On social media, an outpouring of support for ex university vice chancellor

On social media, an outpouring of support for ex university vice chancellor
July 12 13:46 2015

The resignation of Dr Hassan Hameed, the vice chancellor of the Maldives National University, has elicited an outpouring of support on social media and a campaign requesting President Abdulla Yameen to re-appoint him to the university board.

Hameed resigned on Thursday in the wake of amendments to the national university law that authorizes the president to appoint nine members to the 13-member governing council, including the chancellor and the vice chancellor.

The president could previously only appoint the chancellor who also heads the governing council.

Hameed had served at the university and the former Maldives College of Higher Education since 1998. He was elected for the position of vice chancellor in 2011.

In a letter to all the staff at the MNU on Saturday, Hameed said he had submitted his resignation on Thursday and asked them to support new appointments to the board. “17 years is a long time in one’s life. If I’ve offended any of you, I wish for your generous forgiveness,” he said.

The main opposition Maldivian Democratic Party has warned that the changes will compromise the MNU’s independence and politicize the institution.

Officials will be hired and dismissed for political reasons if the institution is politicized, the MDP said, and pave the way for the “misuse of the university’s students, employees, and resources to achieve political purposes.”

On Saturday, a supporter started a Facebook Page calling on President Yameen to reinstate Dr Hameed. The “Dr. Hassan for MNU” has gained 1,641 supporters in one day.

“When the university bills were passed by the parliament, I was concerned that Dr. Hassan may not be the choice of the president of at least, that is the rumor I’ve heard. I thought it might not be in the best interest of the nation to be deprived of his service. He is one of the few individuals who have a vision for the advancement of this country in the field of science and engineering in particular, not to mention his passion for the university’s development,” said Ahmed Hussein, who had started the page.

“I would like to respectfully request the president and anyone who is involved in making this decision to seriously consider Dr. Hassan’s invaluable service to the nation and to let him continue to serve the people. There is no replacement for him,” he added.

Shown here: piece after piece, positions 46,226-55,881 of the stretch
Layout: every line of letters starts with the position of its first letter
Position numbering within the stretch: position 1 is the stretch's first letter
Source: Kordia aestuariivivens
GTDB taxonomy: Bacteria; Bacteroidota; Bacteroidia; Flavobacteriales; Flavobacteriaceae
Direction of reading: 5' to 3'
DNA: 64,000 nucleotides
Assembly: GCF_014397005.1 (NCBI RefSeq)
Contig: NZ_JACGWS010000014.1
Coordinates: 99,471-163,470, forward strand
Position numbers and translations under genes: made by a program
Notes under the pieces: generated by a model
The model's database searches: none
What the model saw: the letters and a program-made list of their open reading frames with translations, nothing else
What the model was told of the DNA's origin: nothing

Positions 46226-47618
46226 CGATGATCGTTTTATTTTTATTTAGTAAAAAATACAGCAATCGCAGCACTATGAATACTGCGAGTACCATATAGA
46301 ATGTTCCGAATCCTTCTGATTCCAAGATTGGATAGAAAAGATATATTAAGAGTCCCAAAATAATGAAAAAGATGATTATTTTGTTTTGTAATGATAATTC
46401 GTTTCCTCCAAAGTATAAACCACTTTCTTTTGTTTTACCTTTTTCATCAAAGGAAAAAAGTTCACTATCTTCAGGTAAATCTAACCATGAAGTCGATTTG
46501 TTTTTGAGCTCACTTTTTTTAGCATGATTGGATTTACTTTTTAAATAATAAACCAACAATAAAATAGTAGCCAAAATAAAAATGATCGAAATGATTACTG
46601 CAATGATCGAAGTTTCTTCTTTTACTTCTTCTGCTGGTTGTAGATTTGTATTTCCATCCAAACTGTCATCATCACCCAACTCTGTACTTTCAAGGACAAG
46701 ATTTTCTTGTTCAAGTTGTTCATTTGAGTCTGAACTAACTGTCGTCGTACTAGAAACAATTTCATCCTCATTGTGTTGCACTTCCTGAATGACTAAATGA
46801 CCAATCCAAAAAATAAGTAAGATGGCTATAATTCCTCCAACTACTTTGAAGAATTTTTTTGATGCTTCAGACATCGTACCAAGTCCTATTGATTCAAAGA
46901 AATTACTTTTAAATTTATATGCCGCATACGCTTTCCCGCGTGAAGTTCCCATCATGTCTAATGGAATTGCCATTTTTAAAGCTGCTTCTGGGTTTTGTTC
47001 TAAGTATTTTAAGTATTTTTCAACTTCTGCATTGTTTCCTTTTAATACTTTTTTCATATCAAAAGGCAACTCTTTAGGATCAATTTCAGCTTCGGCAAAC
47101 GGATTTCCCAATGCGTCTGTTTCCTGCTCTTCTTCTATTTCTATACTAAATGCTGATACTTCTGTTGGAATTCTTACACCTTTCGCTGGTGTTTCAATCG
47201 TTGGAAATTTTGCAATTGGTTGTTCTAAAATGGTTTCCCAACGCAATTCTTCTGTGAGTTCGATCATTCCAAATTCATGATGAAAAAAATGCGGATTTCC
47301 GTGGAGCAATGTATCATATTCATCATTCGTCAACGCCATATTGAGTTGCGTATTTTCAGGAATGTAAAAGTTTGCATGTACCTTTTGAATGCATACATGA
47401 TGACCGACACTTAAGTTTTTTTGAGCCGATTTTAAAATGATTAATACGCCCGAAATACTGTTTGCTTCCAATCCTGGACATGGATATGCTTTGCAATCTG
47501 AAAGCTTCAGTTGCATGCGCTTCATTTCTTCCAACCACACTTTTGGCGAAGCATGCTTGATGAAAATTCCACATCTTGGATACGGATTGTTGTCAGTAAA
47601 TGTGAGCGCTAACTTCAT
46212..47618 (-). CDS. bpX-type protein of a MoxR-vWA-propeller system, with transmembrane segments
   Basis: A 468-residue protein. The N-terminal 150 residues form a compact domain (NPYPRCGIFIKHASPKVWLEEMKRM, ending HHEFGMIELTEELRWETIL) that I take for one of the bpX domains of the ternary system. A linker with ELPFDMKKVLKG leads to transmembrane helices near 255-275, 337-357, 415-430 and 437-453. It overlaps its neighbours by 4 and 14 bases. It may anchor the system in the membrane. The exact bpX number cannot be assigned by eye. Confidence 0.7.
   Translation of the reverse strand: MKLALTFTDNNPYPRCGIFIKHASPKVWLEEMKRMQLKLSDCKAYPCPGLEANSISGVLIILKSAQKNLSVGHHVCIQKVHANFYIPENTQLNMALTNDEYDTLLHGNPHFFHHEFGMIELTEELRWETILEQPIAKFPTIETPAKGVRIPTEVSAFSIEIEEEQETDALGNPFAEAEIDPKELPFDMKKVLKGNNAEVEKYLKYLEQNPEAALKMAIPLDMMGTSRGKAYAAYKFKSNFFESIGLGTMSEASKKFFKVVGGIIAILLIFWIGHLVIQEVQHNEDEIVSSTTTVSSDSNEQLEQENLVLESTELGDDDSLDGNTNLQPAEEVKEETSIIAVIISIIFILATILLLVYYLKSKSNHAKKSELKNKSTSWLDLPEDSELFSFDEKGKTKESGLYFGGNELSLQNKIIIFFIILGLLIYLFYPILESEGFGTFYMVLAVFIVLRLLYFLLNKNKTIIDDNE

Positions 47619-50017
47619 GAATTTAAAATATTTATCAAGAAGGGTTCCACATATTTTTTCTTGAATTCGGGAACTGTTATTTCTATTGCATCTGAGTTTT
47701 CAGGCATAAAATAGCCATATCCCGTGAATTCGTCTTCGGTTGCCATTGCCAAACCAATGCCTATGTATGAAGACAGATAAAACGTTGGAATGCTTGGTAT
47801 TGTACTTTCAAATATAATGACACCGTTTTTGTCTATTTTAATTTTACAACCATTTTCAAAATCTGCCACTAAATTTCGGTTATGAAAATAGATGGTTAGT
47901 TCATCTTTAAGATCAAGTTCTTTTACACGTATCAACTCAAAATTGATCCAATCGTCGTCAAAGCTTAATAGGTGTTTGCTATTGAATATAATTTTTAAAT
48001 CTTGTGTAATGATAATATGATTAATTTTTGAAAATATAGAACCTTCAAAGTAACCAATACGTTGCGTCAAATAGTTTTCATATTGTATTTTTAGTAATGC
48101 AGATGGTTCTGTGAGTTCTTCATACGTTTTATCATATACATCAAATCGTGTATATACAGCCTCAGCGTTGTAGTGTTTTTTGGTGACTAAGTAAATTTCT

Hameed was not available for comment at the time of going to press.

He did not state the reasons for his resignation, but many supporters on social media suggested Hameed was forced to resign. Some pro-government supporters, meanwhile, accused him of treating the university “like his home.”

One supporter said: “Another sad day for democracy since the vice chancellor of the nations only university who was democratically elected to the post had to leave because of government sponsored changes to remove autonomy.”

Students and teachers at the university described Hameed as visionary and humble.

Aishath Ali, the registrar at MNU, said Hameed was the first to come into the office and the last to leave. “The people who are closest to him are the security guards, the laborers, those who cannot do anything for him. Despite his great knowledge and high position, he is very humble and down to earth.”

Many supporters said Hameed had turned down ministerial jobs to stay at the MNU. One commenter said he had introduced undergraduate degrees and later postgraduate when “so many people told him this was not possible in a small country like the Maldives.”

Another former employee said: “He supported everyone and had a smile on his face. I like his way of critically thinking on every aspect of what may happen. Learnt a lot from Dr. Hassan Hameed.”

The former minister of Islamic affairs Dr Abdul Majeed Abdul Bari and the minister of youth and sports, Mohamed Maleeh Jamal, said Hameed’s resignation was a loss to the nation.

A former student, Jaleel Ahmed said: “He brought changes to teaching style in Majeedhiyya [a high school in Malé], during the 80s and 90s when he was teaching physics. As a result, many students were able to think on their own, which has resulted in great academic achievements.”